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Attorney General Loretta Lynch, Bill Clinton Met Amid Email Investigation

Attorney General Loretta E. Lynch speaks at a June 22 news conference in Washington.
Allison Shelley
Getty Images
Attorney General Loretta E. Lynch speaks at a June 22 news conference in Washington.

An unscheduled meeting between the U.S. attorney general and former President Bill Clinton at an airport in Phoenix on Monday could present some unwanted political problems for both.

The former president, who was waiting to depart the state, boarded Loretta Lynch's government aircraft shortly after she landed in Arizona for a community policing event. Lynch later told reporters there the conversation centered on "his grandchildren."

"It was primarily social and about our travels," including golf he played, Lynch said.

The attorney general insisted, "There was no discussion of any matter pending for the department or any matter pending for any other body."

The Justice Department and FBI are investigating the security of Hillary Clinton's private email server, which she used to conduct official business as secretary of state. There's no public sign Hillary Clinton has been interviewed by federal agents, but the matter is growing ever more sensitive, as she prepares to secure the Democratic presidential nomination at her party's convention next month.

Answering a reporter's question about the appearance of impropriety over the unscheduled meeting on the tarmac, Lynch said the State Department email matter is being handled by career agents and prosecutors "who always follow the facts and the law and do the same thorough independent examination in this matter that they've done in all" matters.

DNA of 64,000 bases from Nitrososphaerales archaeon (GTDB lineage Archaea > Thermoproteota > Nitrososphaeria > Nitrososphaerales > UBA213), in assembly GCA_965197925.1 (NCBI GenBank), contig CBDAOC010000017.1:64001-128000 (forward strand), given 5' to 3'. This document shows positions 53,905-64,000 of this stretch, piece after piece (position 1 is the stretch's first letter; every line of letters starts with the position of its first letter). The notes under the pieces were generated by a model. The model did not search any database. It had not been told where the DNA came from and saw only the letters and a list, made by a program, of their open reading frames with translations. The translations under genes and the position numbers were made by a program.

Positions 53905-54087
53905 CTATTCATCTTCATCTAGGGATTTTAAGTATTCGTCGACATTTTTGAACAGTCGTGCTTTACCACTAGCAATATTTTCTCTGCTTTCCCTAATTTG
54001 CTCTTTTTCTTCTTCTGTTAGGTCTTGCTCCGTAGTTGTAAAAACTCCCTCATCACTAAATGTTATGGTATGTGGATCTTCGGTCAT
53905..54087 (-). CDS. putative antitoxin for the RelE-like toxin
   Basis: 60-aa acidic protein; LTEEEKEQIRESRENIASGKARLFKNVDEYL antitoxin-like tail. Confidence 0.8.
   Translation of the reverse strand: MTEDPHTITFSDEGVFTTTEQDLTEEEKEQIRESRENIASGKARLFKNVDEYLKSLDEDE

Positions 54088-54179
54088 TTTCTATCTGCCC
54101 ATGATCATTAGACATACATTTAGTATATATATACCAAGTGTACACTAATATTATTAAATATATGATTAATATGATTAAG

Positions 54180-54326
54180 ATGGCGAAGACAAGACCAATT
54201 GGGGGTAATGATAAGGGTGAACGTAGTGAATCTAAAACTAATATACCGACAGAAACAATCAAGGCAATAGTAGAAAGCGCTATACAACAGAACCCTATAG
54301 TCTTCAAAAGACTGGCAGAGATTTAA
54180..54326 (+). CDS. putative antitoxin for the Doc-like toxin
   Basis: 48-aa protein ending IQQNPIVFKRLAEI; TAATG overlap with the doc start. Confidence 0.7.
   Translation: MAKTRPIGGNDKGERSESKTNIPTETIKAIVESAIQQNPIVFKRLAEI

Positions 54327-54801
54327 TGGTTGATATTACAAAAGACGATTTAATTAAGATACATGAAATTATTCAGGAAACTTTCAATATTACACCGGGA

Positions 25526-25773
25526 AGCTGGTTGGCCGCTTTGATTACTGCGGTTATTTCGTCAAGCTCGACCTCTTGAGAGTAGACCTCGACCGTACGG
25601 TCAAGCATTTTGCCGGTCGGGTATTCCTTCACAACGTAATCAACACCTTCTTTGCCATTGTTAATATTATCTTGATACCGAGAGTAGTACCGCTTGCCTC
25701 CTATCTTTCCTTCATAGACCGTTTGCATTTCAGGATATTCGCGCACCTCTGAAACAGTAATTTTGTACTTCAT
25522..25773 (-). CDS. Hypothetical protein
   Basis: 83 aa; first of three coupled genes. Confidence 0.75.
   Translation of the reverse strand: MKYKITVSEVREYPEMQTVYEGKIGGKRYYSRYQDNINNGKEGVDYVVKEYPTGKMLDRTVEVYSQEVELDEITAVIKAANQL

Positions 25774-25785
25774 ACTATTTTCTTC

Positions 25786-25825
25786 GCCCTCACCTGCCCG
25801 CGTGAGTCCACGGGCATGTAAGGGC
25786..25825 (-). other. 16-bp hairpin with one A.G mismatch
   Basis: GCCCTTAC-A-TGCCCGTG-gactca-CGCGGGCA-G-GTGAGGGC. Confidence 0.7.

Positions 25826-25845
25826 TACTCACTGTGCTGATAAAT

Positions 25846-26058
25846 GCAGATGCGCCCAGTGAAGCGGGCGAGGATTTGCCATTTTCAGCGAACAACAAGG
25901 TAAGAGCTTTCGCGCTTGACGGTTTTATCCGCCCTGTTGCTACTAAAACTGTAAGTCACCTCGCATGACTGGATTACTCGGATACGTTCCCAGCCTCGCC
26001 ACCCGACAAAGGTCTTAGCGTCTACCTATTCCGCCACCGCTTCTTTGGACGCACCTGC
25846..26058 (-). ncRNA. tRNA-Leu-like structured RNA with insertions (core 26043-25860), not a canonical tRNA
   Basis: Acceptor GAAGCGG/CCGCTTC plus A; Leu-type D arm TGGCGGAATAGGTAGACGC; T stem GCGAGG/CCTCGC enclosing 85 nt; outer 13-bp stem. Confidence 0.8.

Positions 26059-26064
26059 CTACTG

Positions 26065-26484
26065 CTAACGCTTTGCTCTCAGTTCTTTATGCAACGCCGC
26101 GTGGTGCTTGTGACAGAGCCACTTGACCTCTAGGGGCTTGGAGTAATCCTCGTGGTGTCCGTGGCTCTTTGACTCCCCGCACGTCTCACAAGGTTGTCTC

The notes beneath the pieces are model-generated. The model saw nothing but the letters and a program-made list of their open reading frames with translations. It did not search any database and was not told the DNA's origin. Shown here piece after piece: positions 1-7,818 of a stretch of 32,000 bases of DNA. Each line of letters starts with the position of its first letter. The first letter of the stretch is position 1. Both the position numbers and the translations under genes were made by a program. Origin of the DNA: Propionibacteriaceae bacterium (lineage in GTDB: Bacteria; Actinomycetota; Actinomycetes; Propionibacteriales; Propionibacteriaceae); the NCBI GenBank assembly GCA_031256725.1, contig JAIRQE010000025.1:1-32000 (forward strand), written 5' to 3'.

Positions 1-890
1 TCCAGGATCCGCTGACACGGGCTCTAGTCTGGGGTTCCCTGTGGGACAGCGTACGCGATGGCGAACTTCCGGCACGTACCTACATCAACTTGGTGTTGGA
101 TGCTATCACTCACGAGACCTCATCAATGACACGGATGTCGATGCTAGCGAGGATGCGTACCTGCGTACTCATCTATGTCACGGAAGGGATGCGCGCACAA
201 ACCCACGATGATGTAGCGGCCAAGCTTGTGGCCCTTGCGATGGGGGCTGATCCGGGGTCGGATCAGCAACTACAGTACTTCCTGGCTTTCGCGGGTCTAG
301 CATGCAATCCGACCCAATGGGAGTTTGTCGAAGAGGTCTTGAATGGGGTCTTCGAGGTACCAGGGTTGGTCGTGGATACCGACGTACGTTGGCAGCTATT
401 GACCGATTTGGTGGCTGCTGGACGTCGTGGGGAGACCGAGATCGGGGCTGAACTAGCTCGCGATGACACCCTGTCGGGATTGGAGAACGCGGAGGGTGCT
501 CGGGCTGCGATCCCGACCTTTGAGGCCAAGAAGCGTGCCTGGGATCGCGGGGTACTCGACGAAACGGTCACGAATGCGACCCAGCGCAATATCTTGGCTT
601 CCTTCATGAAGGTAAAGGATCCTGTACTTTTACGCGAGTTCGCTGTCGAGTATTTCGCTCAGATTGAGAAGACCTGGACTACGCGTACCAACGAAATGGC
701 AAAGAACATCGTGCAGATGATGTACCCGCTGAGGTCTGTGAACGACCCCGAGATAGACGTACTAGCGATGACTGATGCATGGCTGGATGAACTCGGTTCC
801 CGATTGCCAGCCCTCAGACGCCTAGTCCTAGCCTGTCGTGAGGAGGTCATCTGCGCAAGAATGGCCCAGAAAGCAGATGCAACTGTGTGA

Still, word of the meeting could fuel new calls from Sen. John Cornyn of Texas and other congressional Republicans for a special prosecutor outside the Justice Department chain of command to lead the email investigation.

The controversy has trailed Hillary Clinton for more than a year. She has said the use of a private server was a mistake. But her closest aides have been subjected to questioning from federal investigators and conservative watchdogs like Judicial Watch.

Just this week, Huma Abedin, Clinton's former deputy chief of staff and now a key campaign operative, told Judicial Watch lawyers she didn't recall talks with State Department officials about Clinton's server arrangement.

Abedin added in the deposition that "it wasn't a secret that [Clinton] was using this email address to be communicating with U.S. government officials, because they were receiving emails from her."

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Carrie Johnson is a justice correspondent for the Washington Desk.